Business World

Wednesday 7 December 2016

Summer slump gloom hits German business

Published 26/08/2016 | 02:30

As Germany gears up for this year’s Oktoberfest in Munich, the latest economic data makes for sobering reading. Photo: AFP/Getty Images
As Germany gears up for this year’s Oktoberfest in Munich, the latest economic data makes for sobering reading. Photo: AFP/Getty Images

The German economy has fallen into a "summer slump", with business confidence in the country dropping sharply, signalling the Brexit vote could be having an impact.

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It comes just days after the so-called flash Purchasing Managers Index for the Eurozone suggested the bloc's economy may have shrugged off the effect of the poll.

The gauge from influential German think tank Ifo stated that there had been a "clear worsening" of the business climate, with its index dropping from 108.3 points in July to 106.2 points in August.

"Both the current business situation and the expectations for the next six months were assessed more poorly by the companies than in the previous month," said Clemens Fuest, Ifo Institute president. "The German economy has fallen into a summer slump."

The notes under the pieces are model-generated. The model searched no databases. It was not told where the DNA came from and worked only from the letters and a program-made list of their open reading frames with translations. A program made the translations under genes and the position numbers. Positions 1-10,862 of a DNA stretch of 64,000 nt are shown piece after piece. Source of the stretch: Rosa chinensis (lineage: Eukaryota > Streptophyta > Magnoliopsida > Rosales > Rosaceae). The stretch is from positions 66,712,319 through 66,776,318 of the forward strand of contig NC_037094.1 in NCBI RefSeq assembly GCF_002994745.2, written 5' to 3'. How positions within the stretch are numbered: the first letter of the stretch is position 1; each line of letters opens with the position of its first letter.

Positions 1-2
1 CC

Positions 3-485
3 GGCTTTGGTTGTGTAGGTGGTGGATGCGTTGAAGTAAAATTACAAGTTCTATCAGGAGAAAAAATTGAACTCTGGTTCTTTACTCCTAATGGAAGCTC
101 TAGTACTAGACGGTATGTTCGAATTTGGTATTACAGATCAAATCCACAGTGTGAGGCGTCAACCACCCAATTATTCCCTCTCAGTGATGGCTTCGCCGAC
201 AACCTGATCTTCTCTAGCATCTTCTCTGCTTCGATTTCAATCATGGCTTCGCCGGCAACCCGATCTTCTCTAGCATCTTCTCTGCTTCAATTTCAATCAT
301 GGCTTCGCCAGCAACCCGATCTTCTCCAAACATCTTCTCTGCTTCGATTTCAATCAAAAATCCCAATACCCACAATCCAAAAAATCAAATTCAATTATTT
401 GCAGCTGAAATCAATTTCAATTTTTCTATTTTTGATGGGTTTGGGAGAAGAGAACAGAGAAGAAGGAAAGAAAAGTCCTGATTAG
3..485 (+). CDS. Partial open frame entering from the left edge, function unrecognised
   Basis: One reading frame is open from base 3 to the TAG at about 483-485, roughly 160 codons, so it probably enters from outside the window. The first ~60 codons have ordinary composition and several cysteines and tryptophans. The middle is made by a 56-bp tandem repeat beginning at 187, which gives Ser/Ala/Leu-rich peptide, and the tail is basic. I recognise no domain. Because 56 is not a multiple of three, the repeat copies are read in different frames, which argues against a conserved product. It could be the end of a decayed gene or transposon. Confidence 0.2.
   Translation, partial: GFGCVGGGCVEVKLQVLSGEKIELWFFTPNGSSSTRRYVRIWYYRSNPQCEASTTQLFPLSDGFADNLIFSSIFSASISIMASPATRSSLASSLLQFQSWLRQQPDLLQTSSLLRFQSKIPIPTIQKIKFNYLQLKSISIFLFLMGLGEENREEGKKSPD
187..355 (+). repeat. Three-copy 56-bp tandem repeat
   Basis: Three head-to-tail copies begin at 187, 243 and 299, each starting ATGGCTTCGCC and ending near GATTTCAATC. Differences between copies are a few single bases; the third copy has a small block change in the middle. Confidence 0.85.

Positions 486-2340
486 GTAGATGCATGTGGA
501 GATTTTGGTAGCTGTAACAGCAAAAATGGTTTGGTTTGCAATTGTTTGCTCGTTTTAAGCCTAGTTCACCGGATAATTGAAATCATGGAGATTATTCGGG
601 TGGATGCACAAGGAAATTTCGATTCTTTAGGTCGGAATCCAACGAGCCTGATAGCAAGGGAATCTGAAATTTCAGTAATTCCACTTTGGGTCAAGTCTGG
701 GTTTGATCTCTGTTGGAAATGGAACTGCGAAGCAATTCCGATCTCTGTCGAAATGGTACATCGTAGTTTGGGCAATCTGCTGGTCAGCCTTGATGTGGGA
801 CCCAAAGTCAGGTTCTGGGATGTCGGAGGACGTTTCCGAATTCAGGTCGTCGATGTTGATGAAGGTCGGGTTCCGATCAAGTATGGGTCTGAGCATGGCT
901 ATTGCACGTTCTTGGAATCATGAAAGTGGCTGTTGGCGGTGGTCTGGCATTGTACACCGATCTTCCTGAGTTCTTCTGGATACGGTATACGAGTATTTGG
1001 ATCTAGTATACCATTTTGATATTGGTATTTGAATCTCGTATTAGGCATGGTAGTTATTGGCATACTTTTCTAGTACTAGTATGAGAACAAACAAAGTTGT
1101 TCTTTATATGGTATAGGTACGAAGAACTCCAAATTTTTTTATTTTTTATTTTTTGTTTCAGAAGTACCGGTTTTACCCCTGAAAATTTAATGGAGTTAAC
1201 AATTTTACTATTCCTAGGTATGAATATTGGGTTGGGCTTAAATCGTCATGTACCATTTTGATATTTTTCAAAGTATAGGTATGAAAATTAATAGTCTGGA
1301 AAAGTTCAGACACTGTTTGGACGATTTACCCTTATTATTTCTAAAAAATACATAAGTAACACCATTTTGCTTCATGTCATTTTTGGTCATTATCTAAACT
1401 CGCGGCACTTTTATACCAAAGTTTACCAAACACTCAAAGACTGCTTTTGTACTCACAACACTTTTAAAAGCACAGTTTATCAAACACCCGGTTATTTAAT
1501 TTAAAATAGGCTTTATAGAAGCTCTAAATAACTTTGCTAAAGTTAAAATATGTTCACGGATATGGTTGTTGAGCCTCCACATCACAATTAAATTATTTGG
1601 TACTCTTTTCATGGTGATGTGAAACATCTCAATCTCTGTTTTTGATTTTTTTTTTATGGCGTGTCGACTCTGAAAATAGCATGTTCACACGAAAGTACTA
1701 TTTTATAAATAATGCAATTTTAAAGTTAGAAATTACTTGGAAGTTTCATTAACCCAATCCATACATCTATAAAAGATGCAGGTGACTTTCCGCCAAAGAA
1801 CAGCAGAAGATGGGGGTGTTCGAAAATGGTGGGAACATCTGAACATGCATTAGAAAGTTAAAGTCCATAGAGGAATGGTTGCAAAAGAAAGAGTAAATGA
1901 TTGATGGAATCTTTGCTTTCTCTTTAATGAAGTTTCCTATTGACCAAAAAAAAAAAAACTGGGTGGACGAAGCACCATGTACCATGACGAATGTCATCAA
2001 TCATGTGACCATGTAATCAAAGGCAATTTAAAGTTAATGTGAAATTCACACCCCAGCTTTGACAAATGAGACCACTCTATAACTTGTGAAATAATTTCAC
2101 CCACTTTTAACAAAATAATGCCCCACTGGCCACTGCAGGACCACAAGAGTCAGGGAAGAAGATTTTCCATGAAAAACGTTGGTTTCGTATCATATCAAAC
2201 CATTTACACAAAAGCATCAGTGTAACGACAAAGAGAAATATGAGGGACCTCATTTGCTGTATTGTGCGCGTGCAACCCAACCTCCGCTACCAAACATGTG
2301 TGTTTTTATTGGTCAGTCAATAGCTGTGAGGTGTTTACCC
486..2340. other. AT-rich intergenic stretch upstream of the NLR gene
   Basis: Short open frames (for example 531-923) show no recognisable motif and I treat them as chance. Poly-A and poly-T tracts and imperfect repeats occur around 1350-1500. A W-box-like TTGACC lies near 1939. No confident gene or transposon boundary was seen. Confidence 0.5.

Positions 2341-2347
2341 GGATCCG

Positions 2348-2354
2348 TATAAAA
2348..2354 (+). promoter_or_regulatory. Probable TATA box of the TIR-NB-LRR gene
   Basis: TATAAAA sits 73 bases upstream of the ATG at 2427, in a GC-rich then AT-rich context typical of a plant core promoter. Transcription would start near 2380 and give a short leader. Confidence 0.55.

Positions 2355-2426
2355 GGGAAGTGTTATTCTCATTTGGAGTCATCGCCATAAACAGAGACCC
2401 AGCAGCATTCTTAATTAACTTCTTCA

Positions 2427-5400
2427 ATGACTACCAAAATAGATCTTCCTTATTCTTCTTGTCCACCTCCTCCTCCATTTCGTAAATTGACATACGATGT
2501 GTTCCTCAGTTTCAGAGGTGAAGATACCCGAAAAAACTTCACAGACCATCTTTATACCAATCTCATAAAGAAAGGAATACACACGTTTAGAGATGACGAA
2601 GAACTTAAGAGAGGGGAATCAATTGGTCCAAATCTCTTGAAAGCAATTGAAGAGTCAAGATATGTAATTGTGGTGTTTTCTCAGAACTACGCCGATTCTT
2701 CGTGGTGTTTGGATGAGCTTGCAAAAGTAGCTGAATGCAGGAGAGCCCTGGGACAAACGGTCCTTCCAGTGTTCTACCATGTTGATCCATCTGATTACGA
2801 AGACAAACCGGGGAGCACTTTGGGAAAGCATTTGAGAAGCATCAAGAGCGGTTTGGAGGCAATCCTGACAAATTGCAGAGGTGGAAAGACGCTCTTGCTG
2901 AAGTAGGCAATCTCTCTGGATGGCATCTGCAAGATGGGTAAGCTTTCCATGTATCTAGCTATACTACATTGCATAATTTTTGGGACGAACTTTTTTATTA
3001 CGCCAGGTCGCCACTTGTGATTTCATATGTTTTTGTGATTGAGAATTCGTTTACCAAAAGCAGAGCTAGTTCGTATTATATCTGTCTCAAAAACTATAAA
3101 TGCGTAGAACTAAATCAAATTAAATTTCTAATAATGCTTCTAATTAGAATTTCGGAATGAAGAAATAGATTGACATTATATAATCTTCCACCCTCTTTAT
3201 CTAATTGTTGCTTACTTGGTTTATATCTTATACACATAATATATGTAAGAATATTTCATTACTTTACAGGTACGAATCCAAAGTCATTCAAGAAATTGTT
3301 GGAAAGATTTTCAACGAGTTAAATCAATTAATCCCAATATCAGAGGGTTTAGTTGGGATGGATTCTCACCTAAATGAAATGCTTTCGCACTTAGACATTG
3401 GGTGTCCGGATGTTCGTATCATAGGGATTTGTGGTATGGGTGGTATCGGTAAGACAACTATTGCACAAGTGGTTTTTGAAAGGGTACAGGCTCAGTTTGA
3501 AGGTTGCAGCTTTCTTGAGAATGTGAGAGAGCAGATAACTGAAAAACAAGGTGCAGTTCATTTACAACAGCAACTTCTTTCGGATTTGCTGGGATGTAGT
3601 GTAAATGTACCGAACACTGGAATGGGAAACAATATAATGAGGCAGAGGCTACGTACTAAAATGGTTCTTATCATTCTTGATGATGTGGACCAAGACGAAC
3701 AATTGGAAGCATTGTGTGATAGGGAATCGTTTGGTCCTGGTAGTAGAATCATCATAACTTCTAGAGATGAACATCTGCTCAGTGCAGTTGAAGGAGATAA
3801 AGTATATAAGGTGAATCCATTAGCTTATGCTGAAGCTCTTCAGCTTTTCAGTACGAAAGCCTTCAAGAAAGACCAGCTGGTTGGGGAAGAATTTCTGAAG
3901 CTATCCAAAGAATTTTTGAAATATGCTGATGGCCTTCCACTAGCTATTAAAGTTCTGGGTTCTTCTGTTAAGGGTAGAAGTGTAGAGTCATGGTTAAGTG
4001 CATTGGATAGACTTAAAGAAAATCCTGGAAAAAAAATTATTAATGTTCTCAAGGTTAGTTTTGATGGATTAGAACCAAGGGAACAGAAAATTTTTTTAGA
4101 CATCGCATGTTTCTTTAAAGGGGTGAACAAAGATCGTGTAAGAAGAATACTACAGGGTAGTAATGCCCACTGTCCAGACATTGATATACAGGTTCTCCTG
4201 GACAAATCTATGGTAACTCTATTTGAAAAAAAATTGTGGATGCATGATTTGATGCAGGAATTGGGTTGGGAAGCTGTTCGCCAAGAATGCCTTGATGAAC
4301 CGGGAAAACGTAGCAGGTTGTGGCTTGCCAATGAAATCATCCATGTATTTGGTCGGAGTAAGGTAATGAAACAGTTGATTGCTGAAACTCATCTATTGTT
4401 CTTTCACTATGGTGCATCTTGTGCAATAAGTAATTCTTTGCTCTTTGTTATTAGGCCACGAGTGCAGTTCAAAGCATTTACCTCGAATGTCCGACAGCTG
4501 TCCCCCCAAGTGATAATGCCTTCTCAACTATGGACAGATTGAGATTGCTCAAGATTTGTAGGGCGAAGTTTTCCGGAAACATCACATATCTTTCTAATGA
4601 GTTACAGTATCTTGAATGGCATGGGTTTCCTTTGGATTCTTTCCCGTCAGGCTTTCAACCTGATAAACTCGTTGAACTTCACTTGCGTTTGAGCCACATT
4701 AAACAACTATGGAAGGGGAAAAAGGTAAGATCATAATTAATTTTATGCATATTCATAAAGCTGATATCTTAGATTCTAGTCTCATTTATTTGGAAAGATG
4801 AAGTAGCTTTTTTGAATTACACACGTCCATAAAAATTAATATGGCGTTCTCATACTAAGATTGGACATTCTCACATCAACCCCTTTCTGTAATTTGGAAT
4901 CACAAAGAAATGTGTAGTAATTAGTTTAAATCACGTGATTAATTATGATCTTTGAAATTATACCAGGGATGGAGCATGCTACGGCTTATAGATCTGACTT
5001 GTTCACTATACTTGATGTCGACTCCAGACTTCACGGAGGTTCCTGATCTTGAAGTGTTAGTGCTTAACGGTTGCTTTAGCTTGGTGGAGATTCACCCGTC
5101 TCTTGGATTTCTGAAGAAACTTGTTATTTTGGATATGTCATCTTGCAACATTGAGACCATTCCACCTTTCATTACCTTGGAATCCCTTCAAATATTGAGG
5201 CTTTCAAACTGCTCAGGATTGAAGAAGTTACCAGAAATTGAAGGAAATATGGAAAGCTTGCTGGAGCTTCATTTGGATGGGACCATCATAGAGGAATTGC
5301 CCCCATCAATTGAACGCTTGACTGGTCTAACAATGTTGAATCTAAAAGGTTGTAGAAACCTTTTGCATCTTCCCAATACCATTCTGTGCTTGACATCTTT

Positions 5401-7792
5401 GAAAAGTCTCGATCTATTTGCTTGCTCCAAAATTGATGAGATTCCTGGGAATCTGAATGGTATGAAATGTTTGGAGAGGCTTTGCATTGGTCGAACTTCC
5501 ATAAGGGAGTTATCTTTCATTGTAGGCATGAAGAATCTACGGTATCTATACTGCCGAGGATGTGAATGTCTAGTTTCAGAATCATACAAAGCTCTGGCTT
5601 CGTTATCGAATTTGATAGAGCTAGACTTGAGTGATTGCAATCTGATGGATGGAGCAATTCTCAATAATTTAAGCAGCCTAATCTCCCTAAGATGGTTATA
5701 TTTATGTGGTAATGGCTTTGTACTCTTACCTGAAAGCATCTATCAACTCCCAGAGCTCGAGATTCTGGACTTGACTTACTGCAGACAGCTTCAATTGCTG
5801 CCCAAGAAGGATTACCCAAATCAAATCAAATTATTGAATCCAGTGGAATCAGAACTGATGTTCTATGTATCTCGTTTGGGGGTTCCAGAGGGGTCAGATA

It comes as industry figures show that retail sales in the UK were the strongest in six months in August, boosted in part by the summer.

But the Confederation of British Industry, which produced the data, said sales volumes look set to be broadly flat over the coming month.

Its retail sales volume index rose to +9, its highest since February, from -14 in July.

Anna Leach, CBI's head of economic analysis and surveys, said the summer had brought shoppers out on to the high street, but cautioned that firms do expect sales growth to ease next month.

"While the fall in sterling has boosted visitor numbers to the UK, it is likely to push up the price of imported goods over time which will mean households will be more likely to rein back spending on non-essentials," Ms Leach said.

A separate index measuring corporate expectations in Europe's biggest economy over a six-month horizon fell to 100.1.

This was the lowest since October 2014, suggesting many firms expect economic headwinds.

"Brexit had a stronger effect now," Ifo economist Klaus Wohlrabe told Reuters, adding that business expectations deteriorated the most in sectors with relatively strong ties to the British market, such as chemicals and cars.

A sector breakdown showed that the weaker headline figure was driven by deteriorated sentiment in manufacturing, wholesaling and retailing.

(Additional reporting Reuters)

Irish Independent

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